Online Violence Against Women: Insights from a multi-country study in Arab States

With the growing reach of information and communication technologies (ICTs), digital platforms have been used as vehicles to perpetuate violence against women and girls (VAWG) in virtual spaces. ICT-facilitated VAWG is emerging as a global problem with implications for societies, and economies around the world.

During an earlier project conducted by UN Women and RIWI relating to COVID-19 and domestic violence in the MENA region, survey respondents documented experiencing high levels of online violence. In order to better understand instances of ICT-facilitated violence in the region, the consequences of it, and public attitudes towards it, UN Women commissioned RIWI to conduct an online survey on women and girls using the internet across the region. The survey ran in 8 MENA countries (Iraq, Lebanon, Jordan, Libya, Morocco, Tunisia, Palestine, and Yemen) from July 26 to September 2 in 2021.

UN Women analyzed trends of ICT-facilitated violence in the region, including the perceived surge as a consequence of COVID-19. In this project, they explored knowledge and attitudes towards various forms of online violence, identified reporting behaviors and potential barriers to accessing services for women and girls subject to online violence, and generated policy recommendations. A total of 11,497 respondents participated in the survey, including 4,187 women (36.4%). The questionnaire included 22 questions for all respondents, and up to 38 questions depending on skip logic and country. It was administered in Arabic, English and French as per the respondents’ preference.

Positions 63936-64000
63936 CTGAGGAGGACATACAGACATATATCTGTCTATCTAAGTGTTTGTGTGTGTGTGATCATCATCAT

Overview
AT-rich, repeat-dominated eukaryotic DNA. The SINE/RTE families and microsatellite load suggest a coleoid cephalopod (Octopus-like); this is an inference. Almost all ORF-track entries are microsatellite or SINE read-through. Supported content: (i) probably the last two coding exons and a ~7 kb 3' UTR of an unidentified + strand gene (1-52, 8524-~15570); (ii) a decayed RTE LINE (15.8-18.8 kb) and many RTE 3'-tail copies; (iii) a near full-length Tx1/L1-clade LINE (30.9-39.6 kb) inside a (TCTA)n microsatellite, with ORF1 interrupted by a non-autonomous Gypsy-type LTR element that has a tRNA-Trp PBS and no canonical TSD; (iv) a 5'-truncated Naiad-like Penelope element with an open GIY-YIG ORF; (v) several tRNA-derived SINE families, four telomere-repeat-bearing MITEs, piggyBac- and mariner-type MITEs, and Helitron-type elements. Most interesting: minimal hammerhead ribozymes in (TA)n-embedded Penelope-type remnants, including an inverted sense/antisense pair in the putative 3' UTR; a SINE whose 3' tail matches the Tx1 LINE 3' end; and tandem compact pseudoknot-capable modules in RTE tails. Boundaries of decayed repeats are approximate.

Chart depicting the proportion of women survivors who reported being exposed to online violence in the past year, per country

Key findings in this study revealed that:

  1. The proportion of women who have reported exposure to online violence was higher during the pandemic, as 6 out of 10 women respondents to the web survey reported having been exposed to online violence in the past year.
  2. For almost half of the women who experienced online violence this year, it was the only time they had experienced online violence.
  3. 44% of women who have experienced online violence, experienced it more than once.
  4. 36% of women who experienced online violence were told to ignore it, 23% were blamed for the incident, and 21% were told to delete social media. Only 20% reported that their families were supportive of them, and 32% report that their friends were supportive.
  5. 22% of women and girls who experienced online violence deleted or deactivated their accounts.
  6. Among women who believe they know why they were subjected to online violence, the largest share (23%) believe it was because of their physical appearance. This is followed by the fact that they’re a feminist (16%), again indicating a gendered aspect of online attacks.
  7. The majority of people who experience online violence, do not report the incident. Women are less likely than men to report instances of online violence. Just 31% of women reported their experience of online violence, compared to 42% of men.